The Rams could choose to take their quarterback of the future at No. 10 if Marcus Mariota were to fall, but there’s reason to believe that he’ll be selected with the second overall pick (by the Titans or by another team trading up).
And with Jameis Winston likely to come off the board at No. 1 to the Bucs, I don’t think the Rams will even have an opportunity to consider quarterback in the first round. There are no signal-callers behind Winston and Mariota that deserve consideration in the first.
Scenario 6: Trade up
I don’t see this happening, but Peter King and others have written about the Rams having an “all-in” mentality when it comes to this year’s draft.
Two problems with that sentiment: One, the Rams don’t have the resources (i.e. extra picks) to move up, and I don’t envision them trading next year’s top pick. Second, and perhaps even more importantly, the Rams aren’t one player away from a Super Bowl.
Parting with valuable mid-round picks in order to get land one player wouldn’t be sensible.
Scenario 7: Take an edge rusher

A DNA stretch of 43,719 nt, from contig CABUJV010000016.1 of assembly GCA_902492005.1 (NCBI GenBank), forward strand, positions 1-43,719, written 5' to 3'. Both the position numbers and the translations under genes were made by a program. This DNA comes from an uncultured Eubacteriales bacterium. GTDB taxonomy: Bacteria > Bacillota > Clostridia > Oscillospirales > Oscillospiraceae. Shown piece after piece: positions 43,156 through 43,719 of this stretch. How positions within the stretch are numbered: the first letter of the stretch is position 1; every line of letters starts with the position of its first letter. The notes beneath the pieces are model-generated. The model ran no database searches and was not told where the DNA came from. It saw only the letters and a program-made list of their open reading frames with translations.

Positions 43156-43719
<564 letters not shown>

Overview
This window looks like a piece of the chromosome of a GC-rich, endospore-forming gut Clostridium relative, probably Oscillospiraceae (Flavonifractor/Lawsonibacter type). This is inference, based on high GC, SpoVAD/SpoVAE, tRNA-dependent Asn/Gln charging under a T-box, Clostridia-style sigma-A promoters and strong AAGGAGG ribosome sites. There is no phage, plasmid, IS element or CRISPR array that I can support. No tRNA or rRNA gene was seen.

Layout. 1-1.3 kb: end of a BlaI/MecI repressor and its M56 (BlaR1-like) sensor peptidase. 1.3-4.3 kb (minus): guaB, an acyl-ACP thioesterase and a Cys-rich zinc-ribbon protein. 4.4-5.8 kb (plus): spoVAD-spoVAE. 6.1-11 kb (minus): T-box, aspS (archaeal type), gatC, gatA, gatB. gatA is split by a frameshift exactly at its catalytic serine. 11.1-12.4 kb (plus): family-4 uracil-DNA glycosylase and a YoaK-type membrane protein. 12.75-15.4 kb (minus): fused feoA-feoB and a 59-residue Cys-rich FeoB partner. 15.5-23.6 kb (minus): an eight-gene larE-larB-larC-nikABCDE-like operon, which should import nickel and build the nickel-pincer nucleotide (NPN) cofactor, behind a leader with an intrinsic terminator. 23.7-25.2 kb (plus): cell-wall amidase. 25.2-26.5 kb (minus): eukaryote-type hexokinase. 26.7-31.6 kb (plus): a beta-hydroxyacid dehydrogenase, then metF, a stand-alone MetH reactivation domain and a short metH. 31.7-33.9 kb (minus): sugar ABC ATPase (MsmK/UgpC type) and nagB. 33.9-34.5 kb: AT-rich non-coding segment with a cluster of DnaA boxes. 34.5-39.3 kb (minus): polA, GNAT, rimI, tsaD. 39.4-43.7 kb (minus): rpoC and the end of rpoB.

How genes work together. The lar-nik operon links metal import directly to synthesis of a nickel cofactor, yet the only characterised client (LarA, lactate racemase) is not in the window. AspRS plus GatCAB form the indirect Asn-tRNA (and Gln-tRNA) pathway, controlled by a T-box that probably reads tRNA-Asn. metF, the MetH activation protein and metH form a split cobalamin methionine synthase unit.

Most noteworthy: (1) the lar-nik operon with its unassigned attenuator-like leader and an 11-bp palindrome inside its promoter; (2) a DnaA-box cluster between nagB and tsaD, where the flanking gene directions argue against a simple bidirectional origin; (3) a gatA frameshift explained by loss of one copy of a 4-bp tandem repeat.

Based on how many people referred to me as an idiot last week when Chris Duncan and I broached this subject on “The Turn,” I gather that fans don’t even believe this is an option. It is.
Leonard Williams (who is versatile enough to play tackle or end, depending on the front), Dante Fowler, Vic Beasley and Randy Gregory (despite his failed drug test at the combine) are elite prospects. Many believe Missouri’s Shane Ray is a top 15 prospect as well.
Even though the Rams’ biggest strength is along the front seven, the Giants won two Super Bowls in five years because they understood you can never have enough pass-rushers. Plus, and I’ve vehemently argued this over the years, the draft is about selecting players, not positions.
Imagine if the Rams addressed a need at No. 13 last year over a player: They wouldn’t have wound up with Aaron Donald, who didn’t fill a need at defensive tackle, but wound up winning the NFL’s Defensive Rookie of the Year title.
Chris Long won’t play forever. Injuries are a part of the game.
Pass rushers are like gold to NFL teams, and they can take a while to develop, so adding as many talented prospects as you can isn’t a horrible strategy (in fact it’s a winning one if you ask the Giants).
Now, are Williams, Fowler, Beasley or Gregory fits in Gregg Williams’ defense? That’s an argument for another time. But for now, I wouldn’t discount this scenario playing out on draft night if one of these top pass rushers were to fall.